• A61B17/16Bone cutting, breaking or removal means other than saws, e.g. Osteoclasts; Drills or chisels for bones; Trepans
    • A61B17/17Guides or aligning means for drills, mills, pins or wires
    • AHUMAN NECESSITIES
    • A61MEDICAL OR VETERINARY SCIENCE; HYGIENE
    • A61FFILTERS IMPLANTABLE INTO BLOOD VESSELS; PROSTHESES; DEVICES PROVIDING PATENCY TO, OR PREVENTING COLLAPSING OF, TUBULAR STRUCTURES OF THE BODY, e.g. STENTS; ORTHOPAEDIC, NURSING OR CONTRACEPTIVE DEVICES; FOMENTATION; TREATMENT OR PROTECTION OF EYES OR EARS; BANDAGES, DRESSINGS OR ABSORBENT PADS; FIRST-AID KITS
    • A61F5/00Orthopaedic methods or devices for non-surgical treatment of bones or joints; Nursing devices; Anti-rape devices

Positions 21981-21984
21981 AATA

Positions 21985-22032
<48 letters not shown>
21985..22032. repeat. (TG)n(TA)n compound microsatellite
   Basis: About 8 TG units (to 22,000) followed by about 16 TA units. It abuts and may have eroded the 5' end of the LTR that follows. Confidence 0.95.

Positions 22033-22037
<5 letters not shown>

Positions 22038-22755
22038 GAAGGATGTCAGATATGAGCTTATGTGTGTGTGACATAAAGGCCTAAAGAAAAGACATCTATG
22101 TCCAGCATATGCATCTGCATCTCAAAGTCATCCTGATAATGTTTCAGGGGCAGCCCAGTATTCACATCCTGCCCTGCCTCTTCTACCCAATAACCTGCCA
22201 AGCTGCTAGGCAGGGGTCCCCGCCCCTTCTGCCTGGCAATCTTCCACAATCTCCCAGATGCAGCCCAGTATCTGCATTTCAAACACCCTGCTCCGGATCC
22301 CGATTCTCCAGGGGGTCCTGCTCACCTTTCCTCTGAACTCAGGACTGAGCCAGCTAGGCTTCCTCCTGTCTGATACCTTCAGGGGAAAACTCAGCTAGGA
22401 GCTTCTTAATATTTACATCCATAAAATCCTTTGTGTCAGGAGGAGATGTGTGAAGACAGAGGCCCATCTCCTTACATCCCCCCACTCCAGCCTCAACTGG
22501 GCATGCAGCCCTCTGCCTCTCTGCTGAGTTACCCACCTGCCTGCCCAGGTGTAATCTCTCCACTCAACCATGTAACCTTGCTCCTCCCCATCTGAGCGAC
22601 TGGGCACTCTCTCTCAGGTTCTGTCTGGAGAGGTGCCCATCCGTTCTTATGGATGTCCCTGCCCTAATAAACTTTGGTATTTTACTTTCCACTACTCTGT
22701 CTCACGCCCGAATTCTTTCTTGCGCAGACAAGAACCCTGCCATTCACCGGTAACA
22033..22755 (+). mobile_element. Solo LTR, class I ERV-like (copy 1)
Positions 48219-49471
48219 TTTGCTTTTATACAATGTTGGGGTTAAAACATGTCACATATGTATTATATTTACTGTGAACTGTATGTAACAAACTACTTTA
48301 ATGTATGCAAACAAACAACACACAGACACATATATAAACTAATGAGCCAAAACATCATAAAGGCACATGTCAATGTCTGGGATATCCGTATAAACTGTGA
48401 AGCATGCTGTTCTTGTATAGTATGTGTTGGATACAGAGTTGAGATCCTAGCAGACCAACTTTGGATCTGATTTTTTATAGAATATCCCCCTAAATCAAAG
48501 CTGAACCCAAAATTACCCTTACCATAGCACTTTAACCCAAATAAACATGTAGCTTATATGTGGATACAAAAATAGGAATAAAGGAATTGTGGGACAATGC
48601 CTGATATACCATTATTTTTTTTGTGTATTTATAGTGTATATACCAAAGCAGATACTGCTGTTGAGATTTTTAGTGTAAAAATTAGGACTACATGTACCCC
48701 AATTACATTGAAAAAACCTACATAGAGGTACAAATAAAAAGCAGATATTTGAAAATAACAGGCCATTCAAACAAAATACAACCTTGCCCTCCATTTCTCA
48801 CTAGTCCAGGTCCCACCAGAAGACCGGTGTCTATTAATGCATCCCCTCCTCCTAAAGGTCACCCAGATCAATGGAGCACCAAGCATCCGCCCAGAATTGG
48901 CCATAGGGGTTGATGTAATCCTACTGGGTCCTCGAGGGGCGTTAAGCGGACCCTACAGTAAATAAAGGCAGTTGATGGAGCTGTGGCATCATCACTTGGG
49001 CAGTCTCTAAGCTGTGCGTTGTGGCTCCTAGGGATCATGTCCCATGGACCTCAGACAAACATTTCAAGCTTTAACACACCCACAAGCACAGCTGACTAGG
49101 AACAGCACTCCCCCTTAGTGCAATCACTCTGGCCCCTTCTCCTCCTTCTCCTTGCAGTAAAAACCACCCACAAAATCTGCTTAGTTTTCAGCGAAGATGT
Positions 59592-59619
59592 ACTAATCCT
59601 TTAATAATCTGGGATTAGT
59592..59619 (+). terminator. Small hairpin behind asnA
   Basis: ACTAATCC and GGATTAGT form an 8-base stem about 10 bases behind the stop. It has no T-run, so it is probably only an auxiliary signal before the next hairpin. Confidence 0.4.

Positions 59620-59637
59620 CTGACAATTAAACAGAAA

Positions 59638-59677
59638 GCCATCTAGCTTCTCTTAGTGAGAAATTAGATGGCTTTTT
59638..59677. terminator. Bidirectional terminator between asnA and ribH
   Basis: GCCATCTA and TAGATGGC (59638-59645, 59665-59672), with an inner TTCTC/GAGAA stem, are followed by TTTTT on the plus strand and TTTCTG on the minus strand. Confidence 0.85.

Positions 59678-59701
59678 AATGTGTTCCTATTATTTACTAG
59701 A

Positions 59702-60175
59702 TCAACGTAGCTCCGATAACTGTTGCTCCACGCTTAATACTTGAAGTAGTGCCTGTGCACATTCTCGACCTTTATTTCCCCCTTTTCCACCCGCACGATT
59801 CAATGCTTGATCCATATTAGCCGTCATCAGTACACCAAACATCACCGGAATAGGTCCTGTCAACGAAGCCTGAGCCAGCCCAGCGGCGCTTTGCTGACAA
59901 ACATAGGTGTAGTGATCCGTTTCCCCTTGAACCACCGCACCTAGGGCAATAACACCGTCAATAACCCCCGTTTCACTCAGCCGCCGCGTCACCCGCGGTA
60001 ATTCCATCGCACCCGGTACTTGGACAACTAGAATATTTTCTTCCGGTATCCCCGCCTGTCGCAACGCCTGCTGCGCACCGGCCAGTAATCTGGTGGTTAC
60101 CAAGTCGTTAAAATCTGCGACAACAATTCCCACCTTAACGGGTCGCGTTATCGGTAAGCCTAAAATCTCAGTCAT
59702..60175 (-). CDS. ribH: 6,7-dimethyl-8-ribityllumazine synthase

• A61F5/01Orthopaedic devices, e.g. splints, casts or braces
    • AHUMAN NECESSITIES
    • A61MEDICAL OR VETERINARY SCIENCE; HYGIENE
    • A61BDIAGNOSIS; SURGERY; IDENTIFICATION
    • A61B17/00Surgical instruments, devices or methods, e.g. tourniquets
    • A61B17/14Surgical saws ; Accessories therefor
    • A61B17/15Guides therefor
    • A61B17/154Guides therefor for preparing bone for knee prosthesis
    • AHUMAN NECESSITIES
    • A61MEDICAL OR VETERINARY SCIENCE; HYGIENE
    • A61BDIAGNOSIS; SURGERY; IDENTIFICATION
    • A61B17/00Surgical instruments, devices or methods, e.g. tourniquets
    • A61B17/16Bone cutting, breaking or removal means other than saws, e.g. Osteoclasts; Drills or chisels for bones; Trepans
    • A61B17/17Guides or aligning means for drills, mills, pins or wires